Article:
Wagner Sasha

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  • Article
    Soothsaying DOM: A current perspective on the future of oceanic dissolved organic carbon
    (Frontiers Media, 2020-05-25) Wagner, Sasha ; Schubotz, Florence ; Kaiser, Karl ; Hallmann, Christian ; Waska, Hannelore ; Rossel, Pamela ; Hansman, Roberta L. ; Elvert, Marcus ; Middelburg, Jack J. ; Engel, Anja ; Blattmann, Thomas M. ; Catalá, Teresa S. ; Lennartz, Sinikka T. ; Gomez-Saez, Gonzalo V. ; Pantoja-Gutiérrez, Silvio ; Bao, Rui ; Galy, Valier
    The vast majority of freshly produced oceanic dissolved organic carbon (DOC) is derived from marine phytoplankton, then rapidly recycled by heterotrophic microbes. A small fraction of this DOC survives long enough to be routed to the interior ocean, which houses the largest and oldest DOC reservoir. DOC reactivity depends upon its intrinsic chemical composition and extrinsic environmental conditions. Therefore, recalcitrance is an emergent property of DOC that is analytically difficult to constrain. New isotopic techniques that track the flow of carbon through individual organic molecules show promise in unveiling specific biosynthetic or degradation pathways that control the metabolic turnover of DOC and its accumulation in the deep ocean. However, a multivariate approach is required to constrain current carbon fluxes so that we may better predict how the cycling of oceanic DOC will be altered with continued climate change. Ocean warming, acidification, and oxygen depletion may upset the balance between the primary production and heterotrophic reworking of DOC, thus modifying the amount and/or composition of recalcitrant DOC. Climate change and anthropogenic activities may enhance mobilization of terrestrial DOC and/or stimulate DOC production in coastal waters, but it is unclear how this would affect the flux of DOC to the open ocean. Here, we assess current knowledge on the oceanic DOC cycle and identify research gaps that must be addressed to successfully implement its use in global scale carbon models.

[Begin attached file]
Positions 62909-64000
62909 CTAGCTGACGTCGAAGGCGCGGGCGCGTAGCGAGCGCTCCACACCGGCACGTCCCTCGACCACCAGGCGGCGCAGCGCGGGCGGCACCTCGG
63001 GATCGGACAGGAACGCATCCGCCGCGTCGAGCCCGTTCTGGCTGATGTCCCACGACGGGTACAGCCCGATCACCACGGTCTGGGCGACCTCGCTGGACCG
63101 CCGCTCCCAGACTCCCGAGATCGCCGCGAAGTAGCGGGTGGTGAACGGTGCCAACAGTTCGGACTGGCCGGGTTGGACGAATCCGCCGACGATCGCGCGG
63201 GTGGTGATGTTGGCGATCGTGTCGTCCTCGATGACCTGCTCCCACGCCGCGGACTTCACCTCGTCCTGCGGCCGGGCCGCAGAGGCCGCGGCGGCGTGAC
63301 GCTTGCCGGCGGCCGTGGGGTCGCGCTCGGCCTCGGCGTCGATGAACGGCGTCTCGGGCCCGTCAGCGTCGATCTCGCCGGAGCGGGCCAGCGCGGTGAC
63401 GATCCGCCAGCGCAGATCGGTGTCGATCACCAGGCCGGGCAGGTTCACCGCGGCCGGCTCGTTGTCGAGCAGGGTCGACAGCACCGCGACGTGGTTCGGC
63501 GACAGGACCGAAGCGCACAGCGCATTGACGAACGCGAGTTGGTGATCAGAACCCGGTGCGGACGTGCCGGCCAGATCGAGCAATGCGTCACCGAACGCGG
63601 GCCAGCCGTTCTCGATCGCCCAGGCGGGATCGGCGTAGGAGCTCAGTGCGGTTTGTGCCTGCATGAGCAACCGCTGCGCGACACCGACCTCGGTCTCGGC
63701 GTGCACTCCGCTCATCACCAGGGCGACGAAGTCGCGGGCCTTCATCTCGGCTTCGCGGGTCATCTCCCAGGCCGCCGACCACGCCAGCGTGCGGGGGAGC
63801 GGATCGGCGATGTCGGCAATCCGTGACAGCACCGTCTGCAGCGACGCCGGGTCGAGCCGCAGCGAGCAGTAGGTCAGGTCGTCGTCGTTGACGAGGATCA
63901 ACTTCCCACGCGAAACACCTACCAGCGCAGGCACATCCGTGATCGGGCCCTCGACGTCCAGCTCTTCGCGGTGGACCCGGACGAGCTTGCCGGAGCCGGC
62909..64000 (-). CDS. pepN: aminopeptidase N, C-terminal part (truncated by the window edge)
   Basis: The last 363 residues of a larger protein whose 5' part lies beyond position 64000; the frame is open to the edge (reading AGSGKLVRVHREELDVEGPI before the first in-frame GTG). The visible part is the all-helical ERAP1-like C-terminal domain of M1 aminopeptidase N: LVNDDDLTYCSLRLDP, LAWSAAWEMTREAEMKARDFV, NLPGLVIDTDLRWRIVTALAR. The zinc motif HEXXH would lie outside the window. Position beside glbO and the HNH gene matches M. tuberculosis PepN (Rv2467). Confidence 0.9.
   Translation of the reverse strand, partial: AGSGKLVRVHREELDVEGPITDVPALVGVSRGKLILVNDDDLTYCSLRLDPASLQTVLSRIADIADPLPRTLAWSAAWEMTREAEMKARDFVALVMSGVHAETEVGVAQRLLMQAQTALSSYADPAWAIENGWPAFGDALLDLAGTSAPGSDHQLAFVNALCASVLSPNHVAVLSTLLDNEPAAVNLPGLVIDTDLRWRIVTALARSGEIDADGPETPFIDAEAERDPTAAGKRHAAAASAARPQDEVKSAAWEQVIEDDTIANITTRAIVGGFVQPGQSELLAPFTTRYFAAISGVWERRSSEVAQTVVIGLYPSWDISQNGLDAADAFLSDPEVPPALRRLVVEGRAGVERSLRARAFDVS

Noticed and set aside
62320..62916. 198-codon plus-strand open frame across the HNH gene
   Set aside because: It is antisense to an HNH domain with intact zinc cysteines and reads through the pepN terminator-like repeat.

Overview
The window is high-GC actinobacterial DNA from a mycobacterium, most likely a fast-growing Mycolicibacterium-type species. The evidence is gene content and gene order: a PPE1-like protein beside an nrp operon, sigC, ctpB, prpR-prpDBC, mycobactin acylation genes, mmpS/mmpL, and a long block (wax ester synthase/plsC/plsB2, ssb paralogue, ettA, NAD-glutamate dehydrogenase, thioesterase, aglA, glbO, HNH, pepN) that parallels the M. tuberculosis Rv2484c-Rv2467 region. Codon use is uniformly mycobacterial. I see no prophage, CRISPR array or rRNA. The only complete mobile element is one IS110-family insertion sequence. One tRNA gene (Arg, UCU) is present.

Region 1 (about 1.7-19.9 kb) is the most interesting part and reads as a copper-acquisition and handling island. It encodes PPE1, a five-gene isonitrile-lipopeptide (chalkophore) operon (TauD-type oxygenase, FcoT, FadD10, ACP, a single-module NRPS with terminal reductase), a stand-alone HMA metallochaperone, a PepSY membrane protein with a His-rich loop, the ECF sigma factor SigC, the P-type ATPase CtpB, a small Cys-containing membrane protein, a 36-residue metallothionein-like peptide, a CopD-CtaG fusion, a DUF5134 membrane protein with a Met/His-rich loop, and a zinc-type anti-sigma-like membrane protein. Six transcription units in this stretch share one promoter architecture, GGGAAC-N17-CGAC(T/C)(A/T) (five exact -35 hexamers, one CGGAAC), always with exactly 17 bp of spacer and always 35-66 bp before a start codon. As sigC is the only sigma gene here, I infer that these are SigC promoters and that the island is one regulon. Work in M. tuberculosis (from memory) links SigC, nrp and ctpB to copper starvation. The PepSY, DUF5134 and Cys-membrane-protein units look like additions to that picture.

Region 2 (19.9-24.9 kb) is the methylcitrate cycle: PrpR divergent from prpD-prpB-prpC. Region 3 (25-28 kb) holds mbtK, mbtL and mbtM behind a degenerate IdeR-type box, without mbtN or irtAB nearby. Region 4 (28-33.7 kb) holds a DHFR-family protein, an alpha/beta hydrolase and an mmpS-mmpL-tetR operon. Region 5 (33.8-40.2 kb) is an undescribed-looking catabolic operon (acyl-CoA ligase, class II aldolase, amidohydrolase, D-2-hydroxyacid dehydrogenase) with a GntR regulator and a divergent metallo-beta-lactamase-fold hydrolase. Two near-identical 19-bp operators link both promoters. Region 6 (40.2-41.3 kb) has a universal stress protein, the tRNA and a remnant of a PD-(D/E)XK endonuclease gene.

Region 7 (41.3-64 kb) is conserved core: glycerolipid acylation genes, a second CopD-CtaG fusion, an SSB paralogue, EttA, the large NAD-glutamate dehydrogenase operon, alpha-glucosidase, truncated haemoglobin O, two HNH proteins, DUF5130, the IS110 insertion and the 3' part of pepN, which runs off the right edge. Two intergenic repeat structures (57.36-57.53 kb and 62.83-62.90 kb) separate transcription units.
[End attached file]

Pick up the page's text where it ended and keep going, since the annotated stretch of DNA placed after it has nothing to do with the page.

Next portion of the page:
• Dataset
    Dissolved black carbon (DBC) concentrations and related data from water samples collected between 2011 and 2019 in the Pacific and Atlantic Oceans and from rivers in North America, South America, Africa, and Russia
    (Biological and Chemical Oceanography Data Management Office (BCO-DMO). Contact: bco-dmo-data@whoi.edu, 2022-08-19) Wagner, Sasha ; Brandes, Jay ; Stubbins, Aron
    Pacific Ocean samples were collected from Station ALOHA (22.45°N, 158.00°W) during the Hawaii Ocean Time-series (HOT) 301 cruise aboard the R/V Ka`imikai-O-Kanaloa in April 2018. Atlantic Ocean samples were collected from Hydrostation S (31.67°N, 64.17°W) during the Bermuda Atlantic Time Series (BATS) 358 cruise aboard the R/V Atlantic Explorer in April 2019. River samples were collected from the main stem of the Amazon (Brazil), Congo (Democratic Republic of the Congo), Northern Dvina (Russia), Kolyma (Russia), and Mississippi Rivers (USA) at various time points between 2011 and 2018. Samples were analyzed for dissolved black carbon (DBC), dissolved organic carbon (DOC), and stable carbon isotopes. Data are published in Table 1 and as Supplemental Data in Wagner et al., 2019 (doi: 10.1038/s41467-019-13111-7). For a complete list of measurements, refer to the full dataset description in the supplemental file 'Dataset_description.pdf'. The most current version of this dataset is available at: https://www.bco-dmo.org/dataset/878750